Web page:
BALTIMORE (AP) — An off-duty Baltimore police officer was fatally shot by another officer yesterday morning outside a strip club after he failed to heed a command to halt and drew a handgun, police said.
Officer John Torres, who first used a Taser on Officer Norman Stamp, fired twice when Officer Stamp, 65, drew his weapon, Police Commissioner Frederick H. Bealefeld III said.
Uniformed officers responded shortly after midnight to reports of a fight outside the Haven Place strip club in southeastern Baltimore. Officer Torres stationed himself by a door to prevent anyone else from joining the melee, and confronted Officer Stamp when he emerged wearing brass knuckles, Mr. Bealefeld said.
Officer Stamp was a 44-year veteran and one of the department’s longest-serving officers.
“Officer Stamp was a mentor to some and a friend to many,” Mr. Bealefeld said. “This is an incredibly difficult time.”
The jolt of electricity from the Taser sent Officer Stamp to the ground, at which point he drew his handgun, Mr. Bealefeld said. After he was shot, Officer Stamp was rushed to a trauma center, where he died at about 1:30 a.m.
Officer Torres did not recognize Officer Stamp, and there was no indication Officer Stamp identified himself as an officer, Mr. Bealefeld said.
He also said Officer Torres “did what he was taught to do in these types of situations,” adding that the “first rule” when plainclothes officers encounter uniformed officers is to follow the commands of those in uniform.
The brawl began after several young women entered the bar seeking employment, Mr. Bealefeld said.
“Some people made comments about them, then the fight was on,” Mr. Bealefeld said, adding that Officer Stamp’s role in the brawl had not been determined.
Police spokesman Sterling Clifford said Officer Stamp had spent most of his career in the department’s motor unit and was later posted to the marine unit, which patrols the Inner Harbor. Mr. Clifford said he did not know the exact date of the transfer but that it was during the administration of Commissioner Thomas C. Frazier, who served from 1994 to 1999.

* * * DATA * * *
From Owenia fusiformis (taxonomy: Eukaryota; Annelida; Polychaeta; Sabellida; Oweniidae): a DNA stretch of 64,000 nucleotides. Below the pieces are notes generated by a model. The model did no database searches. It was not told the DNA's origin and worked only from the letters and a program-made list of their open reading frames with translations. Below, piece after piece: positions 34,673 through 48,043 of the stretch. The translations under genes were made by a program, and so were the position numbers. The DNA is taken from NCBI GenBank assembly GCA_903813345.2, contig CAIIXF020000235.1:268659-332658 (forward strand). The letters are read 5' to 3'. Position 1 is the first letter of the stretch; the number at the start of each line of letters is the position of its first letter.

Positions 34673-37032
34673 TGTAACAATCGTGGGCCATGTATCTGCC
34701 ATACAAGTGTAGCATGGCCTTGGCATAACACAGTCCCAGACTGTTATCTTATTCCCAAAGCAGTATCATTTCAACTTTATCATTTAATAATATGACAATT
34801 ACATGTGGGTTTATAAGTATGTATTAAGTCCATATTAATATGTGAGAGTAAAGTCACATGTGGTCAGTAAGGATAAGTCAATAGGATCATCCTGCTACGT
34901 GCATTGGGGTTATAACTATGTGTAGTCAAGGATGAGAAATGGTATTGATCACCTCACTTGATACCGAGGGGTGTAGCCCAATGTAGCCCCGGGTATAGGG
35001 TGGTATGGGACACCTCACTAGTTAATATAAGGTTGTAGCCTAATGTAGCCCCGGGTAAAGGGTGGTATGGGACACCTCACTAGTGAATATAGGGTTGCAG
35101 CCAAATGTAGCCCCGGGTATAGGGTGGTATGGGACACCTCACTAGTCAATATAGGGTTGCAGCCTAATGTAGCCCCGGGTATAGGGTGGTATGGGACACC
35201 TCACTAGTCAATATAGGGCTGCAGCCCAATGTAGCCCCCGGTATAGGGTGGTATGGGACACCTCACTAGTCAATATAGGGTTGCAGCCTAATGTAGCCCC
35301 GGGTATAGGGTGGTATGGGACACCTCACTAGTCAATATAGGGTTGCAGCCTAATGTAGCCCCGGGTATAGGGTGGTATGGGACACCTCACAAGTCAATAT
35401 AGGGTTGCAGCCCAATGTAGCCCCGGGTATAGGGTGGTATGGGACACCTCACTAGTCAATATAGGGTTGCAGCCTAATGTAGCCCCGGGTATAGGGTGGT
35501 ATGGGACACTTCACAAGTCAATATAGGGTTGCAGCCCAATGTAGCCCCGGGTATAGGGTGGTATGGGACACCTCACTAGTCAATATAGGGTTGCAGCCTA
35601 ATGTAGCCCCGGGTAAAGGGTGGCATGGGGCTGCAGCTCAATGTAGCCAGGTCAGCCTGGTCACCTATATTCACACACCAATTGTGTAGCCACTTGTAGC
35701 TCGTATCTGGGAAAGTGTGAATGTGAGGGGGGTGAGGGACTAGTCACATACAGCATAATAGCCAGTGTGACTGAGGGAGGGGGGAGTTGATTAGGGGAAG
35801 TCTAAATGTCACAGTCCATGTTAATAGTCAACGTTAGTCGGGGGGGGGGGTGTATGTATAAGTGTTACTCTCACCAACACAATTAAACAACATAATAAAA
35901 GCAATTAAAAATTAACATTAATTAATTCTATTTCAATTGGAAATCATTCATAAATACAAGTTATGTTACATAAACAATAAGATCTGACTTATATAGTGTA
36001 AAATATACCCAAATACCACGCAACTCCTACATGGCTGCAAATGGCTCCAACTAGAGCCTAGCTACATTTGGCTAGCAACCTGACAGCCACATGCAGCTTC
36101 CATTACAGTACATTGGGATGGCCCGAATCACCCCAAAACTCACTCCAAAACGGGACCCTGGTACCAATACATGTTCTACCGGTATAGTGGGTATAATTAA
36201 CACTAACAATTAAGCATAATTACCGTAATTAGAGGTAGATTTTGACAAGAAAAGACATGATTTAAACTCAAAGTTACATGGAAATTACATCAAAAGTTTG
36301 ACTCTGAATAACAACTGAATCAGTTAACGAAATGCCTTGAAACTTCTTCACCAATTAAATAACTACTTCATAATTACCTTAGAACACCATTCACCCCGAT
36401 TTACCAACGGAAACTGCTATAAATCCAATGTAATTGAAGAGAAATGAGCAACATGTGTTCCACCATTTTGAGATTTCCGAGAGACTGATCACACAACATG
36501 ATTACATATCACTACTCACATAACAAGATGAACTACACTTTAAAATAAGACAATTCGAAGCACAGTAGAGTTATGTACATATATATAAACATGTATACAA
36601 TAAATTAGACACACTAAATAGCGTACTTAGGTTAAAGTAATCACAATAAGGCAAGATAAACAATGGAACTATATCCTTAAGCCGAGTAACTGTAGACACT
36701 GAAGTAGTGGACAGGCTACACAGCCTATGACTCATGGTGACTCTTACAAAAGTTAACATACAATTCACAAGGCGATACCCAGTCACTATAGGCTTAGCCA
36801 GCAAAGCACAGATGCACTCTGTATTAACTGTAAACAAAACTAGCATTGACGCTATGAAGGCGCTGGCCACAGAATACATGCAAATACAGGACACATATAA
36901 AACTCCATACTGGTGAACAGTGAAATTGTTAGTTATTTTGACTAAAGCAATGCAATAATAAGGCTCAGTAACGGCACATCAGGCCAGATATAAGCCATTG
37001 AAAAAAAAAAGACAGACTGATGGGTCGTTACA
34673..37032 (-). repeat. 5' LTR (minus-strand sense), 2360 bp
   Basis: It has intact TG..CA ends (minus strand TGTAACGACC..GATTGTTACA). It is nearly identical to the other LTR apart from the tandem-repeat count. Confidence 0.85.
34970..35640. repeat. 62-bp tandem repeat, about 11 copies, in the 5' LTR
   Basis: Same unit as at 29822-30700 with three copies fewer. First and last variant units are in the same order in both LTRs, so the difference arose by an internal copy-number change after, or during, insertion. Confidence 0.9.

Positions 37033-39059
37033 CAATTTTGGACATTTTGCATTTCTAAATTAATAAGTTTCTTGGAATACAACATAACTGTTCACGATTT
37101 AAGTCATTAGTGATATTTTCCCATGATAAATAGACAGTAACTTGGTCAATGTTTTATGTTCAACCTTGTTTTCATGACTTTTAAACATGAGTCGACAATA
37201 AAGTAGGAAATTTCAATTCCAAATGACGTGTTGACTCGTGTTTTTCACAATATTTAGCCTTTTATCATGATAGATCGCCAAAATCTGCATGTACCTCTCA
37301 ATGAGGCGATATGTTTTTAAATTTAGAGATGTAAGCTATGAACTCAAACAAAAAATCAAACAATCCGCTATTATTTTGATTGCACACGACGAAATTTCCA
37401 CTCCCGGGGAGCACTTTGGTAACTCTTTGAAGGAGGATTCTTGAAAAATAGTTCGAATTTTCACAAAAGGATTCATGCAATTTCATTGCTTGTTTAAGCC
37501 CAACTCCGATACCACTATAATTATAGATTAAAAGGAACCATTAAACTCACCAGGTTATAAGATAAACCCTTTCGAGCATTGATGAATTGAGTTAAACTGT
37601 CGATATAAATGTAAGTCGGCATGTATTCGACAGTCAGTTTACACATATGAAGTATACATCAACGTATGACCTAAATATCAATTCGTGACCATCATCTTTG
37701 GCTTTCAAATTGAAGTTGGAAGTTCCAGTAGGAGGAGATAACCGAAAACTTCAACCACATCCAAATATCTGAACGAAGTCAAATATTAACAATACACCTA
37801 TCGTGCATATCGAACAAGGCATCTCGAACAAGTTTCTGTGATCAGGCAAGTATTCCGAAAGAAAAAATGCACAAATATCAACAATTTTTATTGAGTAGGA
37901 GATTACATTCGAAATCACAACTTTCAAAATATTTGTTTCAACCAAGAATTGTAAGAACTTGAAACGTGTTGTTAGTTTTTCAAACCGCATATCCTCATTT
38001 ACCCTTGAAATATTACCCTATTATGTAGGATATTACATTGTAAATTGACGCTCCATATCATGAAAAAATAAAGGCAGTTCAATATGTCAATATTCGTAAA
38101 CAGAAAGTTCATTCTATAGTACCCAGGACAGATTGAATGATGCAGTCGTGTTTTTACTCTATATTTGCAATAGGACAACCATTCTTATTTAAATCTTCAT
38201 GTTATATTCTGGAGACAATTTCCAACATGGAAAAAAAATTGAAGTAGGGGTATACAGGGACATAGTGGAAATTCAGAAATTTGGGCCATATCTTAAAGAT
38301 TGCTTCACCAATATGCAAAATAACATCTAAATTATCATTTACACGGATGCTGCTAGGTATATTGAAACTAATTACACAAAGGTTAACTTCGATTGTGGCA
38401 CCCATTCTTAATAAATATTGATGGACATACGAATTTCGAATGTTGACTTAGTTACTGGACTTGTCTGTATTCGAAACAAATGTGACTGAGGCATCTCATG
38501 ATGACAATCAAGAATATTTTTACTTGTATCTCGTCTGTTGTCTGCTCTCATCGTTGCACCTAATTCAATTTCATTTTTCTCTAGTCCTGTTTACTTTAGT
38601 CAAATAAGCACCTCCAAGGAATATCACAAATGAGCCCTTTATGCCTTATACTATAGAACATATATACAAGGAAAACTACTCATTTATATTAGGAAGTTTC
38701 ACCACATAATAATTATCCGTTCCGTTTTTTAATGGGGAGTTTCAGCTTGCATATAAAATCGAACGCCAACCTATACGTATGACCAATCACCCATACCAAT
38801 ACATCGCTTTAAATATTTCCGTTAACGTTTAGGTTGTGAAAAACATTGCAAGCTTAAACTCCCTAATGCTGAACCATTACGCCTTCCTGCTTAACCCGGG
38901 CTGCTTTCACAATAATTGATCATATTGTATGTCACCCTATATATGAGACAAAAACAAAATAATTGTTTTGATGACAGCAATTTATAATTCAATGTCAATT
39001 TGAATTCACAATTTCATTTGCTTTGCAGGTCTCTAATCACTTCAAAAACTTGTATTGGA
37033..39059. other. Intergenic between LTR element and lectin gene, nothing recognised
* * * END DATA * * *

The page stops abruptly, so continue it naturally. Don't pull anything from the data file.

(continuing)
“He’s been on the boat long enough that … Torres didn’t recognize him because he just wouldn’t have ever run into him,” Mr. Bealefeld said.
Officer Torres, 26, who’s been with the department since 2002, has been placed on administrative duty, police said.
The commissioner said Wednesday marked Officer Stamp’s service anniversary, but he did not know whether the officer was celebrating the anniversary. No other sworn officers were in the bar at the time, though a retired officer might have been there, the commissioner said.
“This is a tragedy,” Mayor Sheila Dixon said. “I did this morning speak with Officer Stamp’s wife to assure her that we will be there with her and her family.”
He also leaves behind a daughter, said Paul M. Blair Jr., president of the city police union.
Officer Stamp is the seventh person fatally shot by Baltimore police this year, and 10 police-involved shootings have been reported, Mr. Clifford said. Last year, officers shot 31 people, killing 13. In the past two months, two other police officers have been wounded by gunfire, and another officer came under fire.
The city has seen significant reductions in violent crime since Mr. Bealefeld became commissioner last summer.
Baltimore is on pace for 185 homicides, which would be the lowest total in more than 20 years.